In Pictures: Tate Modern's 10th Birthday celebrations

By Kirstie Brewer | 13 May 2010
A photo of children following a carnival dressed in white and purple masquerade dress while brandishing guitars

To celebrate Tate Modern's 10th anniversary milestone, 150 local schoolchildren and some colourful characters from the London School of Samba led a birthday procession along the iconic gallery's riverbank home.

The flamboyant parade kicked off when Southwark Cathedral's bells rang 10 times to mark the momentous occasion.

A photo of a man in a suit cutting a cake in front of a crowd

Nicholas Serota turns his hand to cake-cutting

Excitedly waving flags and dancing, the children marched into the building’s Turbine Hall, where a special cake-cutting ceremony with Tate director Sir Nicholas Serota and a host of high profile artists awaited them.

Tracey Emin, Marc Quinn, Paul Smith and Yinka Shonibare were among those leading a raucous rendition of happy birthday as Sir Nicholas cut the Tate Modern-shaped cake and dished it out for all to enjoy.

A photo of drum beaters in white and green uniforms walking along a riverbank

Serota promises a bright future for Tate Modern, which is at the centre of £215 million expansion plans.

"There will be big developments here, just as there have been in the last 10 years," he explained, revealing that a new building will be added to the existing one alongside greater investment in performance art and photography.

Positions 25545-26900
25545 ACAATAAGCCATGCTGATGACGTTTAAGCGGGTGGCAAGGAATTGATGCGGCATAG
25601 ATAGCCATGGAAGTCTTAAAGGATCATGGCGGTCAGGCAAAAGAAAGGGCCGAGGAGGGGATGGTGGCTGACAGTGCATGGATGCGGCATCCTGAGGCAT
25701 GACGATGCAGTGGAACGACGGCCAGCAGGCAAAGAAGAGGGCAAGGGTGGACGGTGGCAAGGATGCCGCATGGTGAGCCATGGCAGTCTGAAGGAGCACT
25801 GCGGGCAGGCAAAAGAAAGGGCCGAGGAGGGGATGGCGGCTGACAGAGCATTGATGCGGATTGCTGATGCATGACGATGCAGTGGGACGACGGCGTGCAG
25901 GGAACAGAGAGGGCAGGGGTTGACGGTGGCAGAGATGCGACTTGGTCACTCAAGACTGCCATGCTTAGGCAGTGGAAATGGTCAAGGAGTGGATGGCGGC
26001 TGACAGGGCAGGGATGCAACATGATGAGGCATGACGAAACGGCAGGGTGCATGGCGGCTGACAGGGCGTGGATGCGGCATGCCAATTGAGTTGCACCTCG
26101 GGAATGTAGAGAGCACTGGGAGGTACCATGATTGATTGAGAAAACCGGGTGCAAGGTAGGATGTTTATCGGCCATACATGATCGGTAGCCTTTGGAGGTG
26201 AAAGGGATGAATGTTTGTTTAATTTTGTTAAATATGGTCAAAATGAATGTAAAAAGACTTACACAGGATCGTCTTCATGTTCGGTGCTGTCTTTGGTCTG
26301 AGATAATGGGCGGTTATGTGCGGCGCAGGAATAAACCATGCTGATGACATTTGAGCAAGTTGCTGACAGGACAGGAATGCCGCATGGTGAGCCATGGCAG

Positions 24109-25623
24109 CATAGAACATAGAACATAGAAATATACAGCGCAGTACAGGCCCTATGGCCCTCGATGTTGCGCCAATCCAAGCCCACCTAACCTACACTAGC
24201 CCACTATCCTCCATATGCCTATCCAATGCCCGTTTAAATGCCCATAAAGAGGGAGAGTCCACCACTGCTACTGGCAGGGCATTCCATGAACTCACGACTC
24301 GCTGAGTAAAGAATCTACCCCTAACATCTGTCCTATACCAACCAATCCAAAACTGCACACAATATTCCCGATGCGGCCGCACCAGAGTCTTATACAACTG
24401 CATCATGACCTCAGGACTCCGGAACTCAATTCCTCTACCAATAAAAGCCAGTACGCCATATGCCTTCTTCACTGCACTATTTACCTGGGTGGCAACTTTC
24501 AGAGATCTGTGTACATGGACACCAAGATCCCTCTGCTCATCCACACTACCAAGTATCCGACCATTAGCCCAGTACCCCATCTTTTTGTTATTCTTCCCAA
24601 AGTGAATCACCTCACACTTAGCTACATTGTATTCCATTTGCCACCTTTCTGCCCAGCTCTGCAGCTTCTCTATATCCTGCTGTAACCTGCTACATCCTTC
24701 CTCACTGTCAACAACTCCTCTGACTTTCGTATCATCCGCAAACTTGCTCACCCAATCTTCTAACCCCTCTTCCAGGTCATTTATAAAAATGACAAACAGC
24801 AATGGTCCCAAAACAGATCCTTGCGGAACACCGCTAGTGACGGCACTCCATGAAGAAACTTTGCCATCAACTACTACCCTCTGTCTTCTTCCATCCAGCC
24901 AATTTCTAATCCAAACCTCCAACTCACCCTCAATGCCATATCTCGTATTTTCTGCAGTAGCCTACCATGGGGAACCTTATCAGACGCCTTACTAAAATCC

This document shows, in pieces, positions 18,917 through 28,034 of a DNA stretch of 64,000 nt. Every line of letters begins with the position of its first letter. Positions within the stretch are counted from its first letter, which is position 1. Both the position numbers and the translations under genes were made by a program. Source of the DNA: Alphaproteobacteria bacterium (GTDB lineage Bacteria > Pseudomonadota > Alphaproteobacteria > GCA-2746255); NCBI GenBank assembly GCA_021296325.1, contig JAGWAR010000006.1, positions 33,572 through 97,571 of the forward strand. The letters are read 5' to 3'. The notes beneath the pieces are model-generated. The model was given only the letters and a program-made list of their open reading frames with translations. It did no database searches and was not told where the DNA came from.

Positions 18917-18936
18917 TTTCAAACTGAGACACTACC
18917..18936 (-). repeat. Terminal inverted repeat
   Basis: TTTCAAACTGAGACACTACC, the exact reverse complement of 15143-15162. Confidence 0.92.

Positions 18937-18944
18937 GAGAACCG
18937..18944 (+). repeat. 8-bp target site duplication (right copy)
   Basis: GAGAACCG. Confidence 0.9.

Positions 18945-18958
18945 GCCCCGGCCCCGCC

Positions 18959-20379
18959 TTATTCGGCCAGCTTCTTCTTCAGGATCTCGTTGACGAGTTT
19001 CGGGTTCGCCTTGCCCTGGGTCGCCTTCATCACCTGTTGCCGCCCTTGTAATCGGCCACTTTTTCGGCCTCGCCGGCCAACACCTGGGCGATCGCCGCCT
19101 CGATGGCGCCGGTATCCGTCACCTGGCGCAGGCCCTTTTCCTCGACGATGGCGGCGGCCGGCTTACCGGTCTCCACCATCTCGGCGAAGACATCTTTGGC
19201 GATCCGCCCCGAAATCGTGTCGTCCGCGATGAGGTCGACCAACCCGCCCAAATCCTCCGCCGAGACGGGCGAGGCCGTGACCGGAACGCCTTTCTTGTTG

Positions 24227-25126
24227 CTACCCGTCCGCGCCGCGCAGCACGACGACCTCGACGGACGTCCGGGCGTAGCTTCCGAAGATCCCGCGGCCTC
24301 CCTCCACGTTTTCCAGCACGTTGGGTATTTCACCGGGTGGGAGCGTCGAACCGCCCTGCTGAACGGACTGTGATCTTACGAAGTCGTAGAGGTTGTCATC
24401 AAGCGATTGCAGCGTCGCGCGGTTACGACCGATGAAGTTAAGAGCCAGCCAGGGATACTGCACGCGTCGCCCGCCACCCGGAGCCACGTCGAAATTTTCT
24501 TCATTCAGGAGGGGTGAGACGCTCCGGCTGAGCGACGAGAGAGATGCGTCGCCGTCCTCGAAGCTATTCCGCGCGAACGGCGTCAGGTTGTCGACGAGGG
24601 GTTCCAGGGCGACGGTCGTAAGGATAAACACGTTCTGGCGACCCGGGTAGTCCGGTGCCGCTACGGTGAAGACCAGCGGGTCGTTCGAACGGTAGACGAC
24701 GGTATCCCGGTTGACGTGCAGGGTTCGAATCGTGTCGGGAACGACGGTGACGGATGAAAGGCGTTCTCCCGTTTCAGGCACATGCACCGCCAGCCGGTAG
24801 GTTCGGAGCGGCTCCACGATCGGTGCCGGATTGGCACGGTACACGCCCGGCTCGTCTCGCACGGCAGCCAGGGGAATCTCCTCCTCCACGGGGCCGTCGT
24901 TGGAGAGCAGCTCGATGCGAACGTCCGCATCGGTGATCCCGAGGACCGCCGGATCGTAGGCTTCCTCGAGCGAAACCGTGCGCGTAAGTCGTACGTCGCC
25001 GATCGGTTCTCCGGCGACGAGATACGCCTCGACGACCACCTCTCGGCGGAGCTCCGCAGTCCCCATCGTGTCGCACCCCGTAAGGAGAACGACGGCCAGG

A photo of a crowd of people and children standing in front of a large cake

"There are lots of young kids here and people who have come in this morning who have said 'Tate Modern changed my life', and I think it will continue to do so."

Tracey Emin tucked into a stack of gingerbread men (below), specially designed to symbolise the 45 million national and international visitors to the gallery.

A photo of a young woman in sunglasses holding up two gingerbread men

Her thoughts turned to the children surrounding her, speculating on the impact the Tate’s art might have on their impressionable young minds.

"If you're very young and art is ingrained in your heart it means the world is going to be a better place," she gushed.

A photo of a group of people and young children standing in front of a cake

"It's a really good thing for sensibility, awareness, passion, sex – everything.

"Art can absolutely change the world. Tate Modern is like a giant cathedral for art – it's like a new religion and it’s beautiful."

Images © Kayleigh Angus

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Visit Kirstie's blog or follow her on Twitter Check out our exclusive preview of No Soul for Sale, Tate Modern's celebration of its 10th birthday and Museums at Night this weekend. Don't forget to visit the Museums at Night homepage to find out what's going on near you.

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